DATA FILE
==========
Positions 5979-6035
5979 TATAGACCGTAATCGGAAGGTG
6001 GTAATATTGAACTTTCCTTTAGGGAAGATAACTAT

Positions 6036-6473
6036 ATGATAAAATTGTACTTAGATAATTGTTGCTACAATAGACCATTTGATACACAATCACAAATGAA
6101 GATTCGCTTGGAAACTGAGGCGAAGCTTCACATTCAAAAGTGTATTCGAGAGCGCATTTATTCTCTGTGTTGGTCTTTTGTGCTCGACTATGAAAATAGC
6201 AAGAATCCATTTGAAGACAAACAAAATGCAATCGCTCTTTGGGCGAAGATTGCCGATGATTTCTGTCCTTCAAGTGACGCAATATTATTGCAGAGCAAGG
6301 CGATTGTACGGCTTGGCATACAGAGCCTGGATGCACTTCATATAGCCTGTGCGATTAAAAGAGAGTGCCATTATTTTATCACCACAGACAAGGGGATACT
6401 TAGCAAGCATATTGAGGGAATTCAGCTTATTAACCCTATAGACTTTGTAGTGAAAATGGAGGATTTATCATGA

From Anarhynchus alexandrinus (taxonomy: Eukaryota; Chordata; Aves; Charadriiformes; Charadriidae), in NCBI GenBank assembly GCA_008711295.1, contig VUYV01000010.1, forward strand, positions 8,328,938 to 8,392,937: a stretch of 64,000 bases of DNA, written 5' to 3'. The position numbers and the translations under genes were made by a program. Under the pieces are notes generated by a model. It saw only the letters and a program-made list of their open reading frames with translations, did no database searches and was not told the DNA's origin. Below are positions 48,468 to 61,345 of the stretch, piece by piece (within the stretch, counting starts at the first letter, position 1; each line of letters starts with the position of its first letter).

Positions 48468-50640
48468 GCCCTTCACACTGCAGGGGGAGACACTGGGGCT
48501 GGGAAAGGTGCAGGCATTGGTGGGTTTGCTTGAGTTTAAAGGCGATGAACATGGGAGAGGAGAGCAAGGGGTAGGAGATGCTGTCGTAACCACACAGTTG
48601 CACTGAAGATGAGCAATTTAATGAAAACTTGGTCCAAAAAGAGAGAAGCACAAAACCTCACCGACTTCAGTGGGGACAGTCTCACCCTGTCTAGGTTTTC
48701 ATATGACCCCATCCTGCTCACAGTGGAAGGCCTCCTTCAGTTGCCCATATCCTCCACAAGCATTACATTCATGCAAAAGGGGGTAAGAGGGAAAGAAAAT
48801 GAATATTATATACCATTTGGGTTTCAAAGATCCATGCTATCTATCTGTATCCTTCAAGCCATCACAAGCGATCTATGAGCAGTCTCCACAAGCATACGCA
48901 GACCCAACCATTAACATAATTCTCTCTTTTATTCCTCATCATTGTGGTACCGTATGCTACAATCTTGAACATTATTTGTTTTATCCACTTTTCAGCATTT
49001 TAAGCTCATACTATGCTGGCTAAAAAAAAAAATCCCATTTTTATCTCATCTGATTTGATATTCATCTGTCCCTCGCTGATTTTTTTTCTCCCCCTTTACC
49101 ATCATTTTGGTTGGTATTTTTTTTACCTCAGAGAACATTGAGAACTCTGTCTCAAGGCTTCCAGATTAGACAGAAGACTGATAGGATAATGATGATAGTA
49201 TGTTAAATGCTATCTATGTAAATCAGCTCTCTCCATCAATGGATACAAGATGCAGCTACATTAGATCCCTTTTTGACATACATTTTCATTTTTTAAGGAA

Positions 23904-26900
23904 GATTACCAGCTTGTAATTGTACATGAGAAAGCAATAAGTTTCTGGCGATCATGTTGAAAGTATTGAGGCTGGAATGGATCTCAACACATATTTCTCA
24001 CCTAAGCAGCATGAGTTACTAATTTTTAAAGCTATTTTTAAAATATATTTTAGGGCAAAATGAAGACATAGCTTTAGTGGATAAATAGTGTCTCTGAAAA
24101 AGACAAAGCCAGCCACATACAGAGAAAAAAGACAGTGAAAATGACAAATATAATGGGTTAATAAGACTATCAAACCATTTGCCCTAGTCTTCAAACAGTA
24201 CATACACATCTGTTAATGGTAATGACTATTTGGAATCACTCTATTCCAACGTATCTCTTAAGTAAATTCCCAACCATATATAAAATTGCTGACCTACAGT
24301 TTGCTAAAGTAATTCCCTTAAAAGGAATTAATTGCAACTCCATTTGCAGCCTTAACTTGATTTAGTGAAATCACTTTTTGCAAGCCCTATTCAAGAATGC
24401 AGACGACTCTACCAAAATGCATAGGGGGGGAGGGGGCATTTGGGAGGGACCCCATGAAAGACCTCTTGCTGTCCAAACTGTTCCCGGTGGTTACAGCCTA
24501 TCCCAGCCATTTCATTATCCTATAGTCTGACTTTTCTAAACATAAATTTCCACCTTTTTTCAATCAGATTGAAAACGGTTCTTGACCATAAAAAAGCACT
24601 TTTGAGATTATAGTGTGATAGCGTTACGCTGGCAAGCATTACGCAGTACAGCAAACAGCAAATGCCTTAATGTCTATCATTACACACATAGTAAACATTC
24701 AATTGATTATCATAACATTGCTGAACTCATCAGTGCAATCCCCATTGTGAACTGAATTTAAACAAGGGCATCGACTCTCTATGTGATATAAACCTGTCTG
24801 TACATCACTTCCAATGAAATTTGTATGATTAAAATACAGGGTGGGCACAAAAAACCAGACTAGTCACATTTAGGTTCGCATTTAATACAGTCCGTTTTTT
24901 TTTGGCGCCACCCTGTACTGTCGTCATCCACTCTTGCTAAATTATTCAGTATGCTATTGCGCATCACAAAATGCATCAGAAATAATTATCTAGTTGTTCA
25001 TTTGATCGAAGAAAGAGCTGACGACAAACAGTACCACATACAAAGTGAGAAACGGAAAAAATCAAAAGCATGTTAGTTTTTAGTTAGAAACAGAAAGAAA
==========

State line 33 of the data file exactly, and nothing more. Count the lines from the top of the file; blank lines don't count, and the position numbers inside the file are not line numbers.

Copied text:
25001 TTTGATCGAAGAAAGAGCTGACGACAAACAGTACCACATACAAAGTGAGAAACGGAAAAAATCAAAAGCATGTTAGTTTTTAGTTAGAAACAGAAAGAAA